Porsche chairman Matthias Müller (pictured above) snuck the announcement into his speech during the brand's recent press conference. "For example, in the not too distant future we will present a seventh model series. But I am not yet able to tell you exactly when this will happen. There are already promising plans, but no board decision yet."
Separately, Müller also indicated that the brand didn't want to set targets too far beyond 2018, which hints when this new vehicle might be unveiled. To lend one more possible clue, the boss said, "the high-speed high-tech laboratory of the 919 Hybrid will benefit all our future vehicles."
With the absence of any more facts, speculation is filling the vacuum. Bloomberg posits that this could be Porsche's rumored competitors against Ferrari or Tesla. An electric model is rumored for 2019 with up to 600 horsepower and 300-mile range. "Tesla has built an exceptional car," Müller said, according to Bloomberg. "They have a very pragmatic approach and set the standard, where we have to follow up now."
The model could also be the once-confirmed and reportedly-canceled Ferrari challenger to slot between the top 560-hp 911 Turbo S and sold-out, 887-hp 918 Spyder. There is a hole in the lineup in that niche with the latest Ferrari 488 GTB making 661 hp.
Of course, there's also the already-spied Pajun four-door as yet another possibility. It's also rumored to hit the market in 2019. Although, some speculation postulates that that this smaller vehicle and the Tesla competitor are actually the same thing.
Show full PR text
Ladies and gentlemen,
After looking at business year 2014 in detail, I would now like to put my focus on 2015 and the medium-term future.
The new business year started extremely well for Porsche. We were able to follow up on the success of the previous year with good delivery figures. By the end of February, we had already delivered 31,000 new vehicles to our customers worldwide. This is approximately a third more than the first two months of 2014.
These figures are particularly pleasing because the global environment has not improved and is anything but easy. The worldwide political situation is unchanged and characterised by many uncertainties. We can only hope that there will be a lasting change for the better to the situation in the Ukraine and the Middle East. And likewise neither can the euro crisis be regarded as solved, as the latest developments in Greece show. In China, too, long-term planning is difficult in view of the looming threat of trade barriers and stricter environmental standards.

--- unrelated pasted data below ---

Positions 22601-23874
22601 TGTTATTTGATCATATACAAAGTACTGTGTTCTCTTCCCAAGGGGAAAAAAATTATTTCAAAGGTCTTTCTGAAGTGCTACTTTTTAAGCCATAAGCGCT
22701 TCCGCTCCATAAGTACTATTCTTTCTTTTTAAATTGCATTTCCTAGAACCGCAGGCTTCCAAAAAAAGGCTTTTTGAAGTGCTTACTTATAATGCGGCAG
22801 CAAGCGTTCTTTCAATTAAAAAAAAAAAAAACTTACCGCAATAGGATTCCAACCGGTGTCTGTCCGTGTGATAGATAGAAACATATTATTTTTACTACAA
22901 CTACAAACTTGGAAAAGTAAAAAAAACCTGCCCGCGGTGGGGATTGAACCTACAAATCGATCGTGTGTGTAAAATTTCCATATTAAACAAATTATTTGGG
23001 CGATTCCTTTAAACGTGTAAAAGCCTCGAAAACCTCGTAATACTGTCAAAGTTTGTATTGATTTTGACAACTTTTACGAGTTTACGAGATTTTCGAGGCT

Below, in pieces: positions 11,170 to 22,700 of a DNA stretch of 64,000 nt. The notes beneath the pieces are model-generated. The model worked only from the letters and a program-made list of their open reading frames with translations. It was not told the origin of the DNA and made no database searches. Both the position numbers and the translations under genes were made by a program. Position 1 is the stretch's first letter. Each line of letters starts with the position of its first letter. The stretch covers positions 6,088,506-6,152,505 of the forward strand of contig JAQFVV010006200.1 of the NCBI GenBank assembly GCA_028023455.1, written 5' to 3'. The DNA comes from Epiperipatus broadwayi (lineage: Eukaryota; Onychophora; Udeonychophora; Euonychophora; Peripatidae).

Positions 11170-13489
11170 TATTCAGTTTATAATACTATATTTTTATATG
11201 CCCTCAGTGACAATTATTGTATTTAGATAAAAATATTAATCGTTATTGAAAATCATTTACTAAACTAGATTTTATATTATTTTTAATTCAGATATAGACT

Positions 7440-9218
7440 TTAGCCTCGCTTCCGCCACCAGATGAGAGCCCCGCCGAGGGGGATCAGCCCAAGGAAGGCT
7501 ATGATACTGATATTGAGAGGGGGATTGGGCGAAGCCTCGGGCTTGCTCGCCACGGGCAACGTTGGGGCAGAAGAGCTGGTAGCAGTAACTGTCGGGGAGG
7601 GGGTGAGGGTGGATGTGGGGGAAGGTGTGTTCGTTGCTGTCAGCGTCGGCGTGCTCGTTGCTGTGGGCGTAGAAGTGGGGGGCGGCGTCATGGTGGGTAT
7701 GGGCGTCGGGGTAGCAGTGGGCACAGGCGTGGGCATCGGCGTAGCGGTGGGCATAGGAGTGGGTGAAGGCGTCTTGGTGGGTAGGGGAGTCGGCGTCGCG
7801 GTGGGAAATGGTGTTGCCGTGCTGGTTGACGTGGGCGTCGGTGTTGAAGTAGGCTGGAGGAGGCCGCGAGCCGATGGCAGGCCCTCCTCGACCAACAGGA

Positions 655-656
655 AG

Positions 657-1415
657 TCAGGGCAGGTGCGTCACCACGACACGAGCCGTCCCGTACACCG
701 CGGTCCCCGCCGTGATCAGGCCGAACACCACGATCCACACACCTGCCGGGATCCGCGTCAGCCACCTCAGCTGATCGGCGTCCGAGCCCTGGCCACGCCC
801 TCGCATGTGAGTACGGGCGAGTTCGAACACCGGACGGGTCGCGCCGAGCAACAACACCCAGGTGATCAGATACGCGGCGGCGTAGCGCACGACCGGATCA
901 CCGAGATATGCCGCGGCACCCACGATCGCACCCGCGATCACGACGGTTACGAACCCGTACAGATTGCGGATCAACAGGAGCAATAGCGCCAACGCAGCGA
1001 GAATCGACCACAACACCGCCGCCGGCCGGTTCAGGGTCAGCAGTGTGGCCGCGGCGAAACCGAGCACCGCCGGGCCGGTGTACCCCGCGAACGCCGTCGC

We have therefore spoken out very clearly in favour of the free trade agreement between the EU and the USA. The rules and regulations standardised by TTIP will help us to reduce costs. For example, today we still have to offer two different door mirrors or attachments for number plates. With TTIP this would no longer be necessary. I am fundamentally convinced that in the long term we would all benefit from open markets with fair, contractually agreed rules.
A few weeks ago I read a report by "technology trend researchers" that said that in eight years' time at the latest we will be able to use an app to call a driverless taxi. Maybe that will be the case, who knows. But even in eight years' time most people will much prefer to do something else – to drive a Porsche themselves.
Of course, we will also follow the technological path to the future and support our customers with intelligent assistance systems in their Porsche if there is a demand for this and it is expedient. But we do not need to be the technology leader in this area.
We want to continue to take the lead and to leave the competitive field behind where the essential values of our brand are found. This particularly applies to the engine, the drivetrain and the whole chassis. These are the decisive components for the sporty performance of a vehicle. And these are also the main features that distinguish a Porsche from the competition and make it unique.
Nonetheless, with every new model generation we will provide a contemporary answer to actual customer wishes relating to connectivity and operating convenience. Our customers quite rightly expect this from us. But they don't want a smartphone on four wheels or the biggest touchscreen in the centre console from us. At Porsche there is no room for window-dressing. Rather, we aim to smartly combine the available technologies and applications with the automobile, which already is a highly complex system, to form a single unit. This alone necessitates high investments in research and development.
And we are also tightening our quality assurance. In July last year we opened a new analysis and quality centre in Zuffenhausen. This enables even more detailed error- cause analyses for the different components. A comparable quality and analysis centre will start operation in Leipzig in a year's time. Because we believe that if you stop becoming better, you stop being good.
In addition, we have set ourselves the challenge of developing sustainable solutions for climate protection. This continues to be a very important topic for our industry. Porsche has shown that downsizing, hybrid drive systems and lightweight design enable great advances in reducing fuel consumption and CO2 emissions without limiting the sporty driving pleasure that is typical of our brand. We will continue to resolutely pursue this strategy.
As you see, big challenges still face us. But if we act circumspectly to remain highly profitable on a long-term basis, the future will hold lots of opportunities for Porsche, and we will seize them with confidence.
This year our deliveries will reach the 200,000-vehicle mark. But it is not this number alone that is decisive for us. I have always said that the creation of value is what is important to us – that means long-term and sustainable growth. This is also demonstrated by the fact that we continue to be on target with our operating results with an average operating return on sales of 15 percent and return on investment of 21 percent.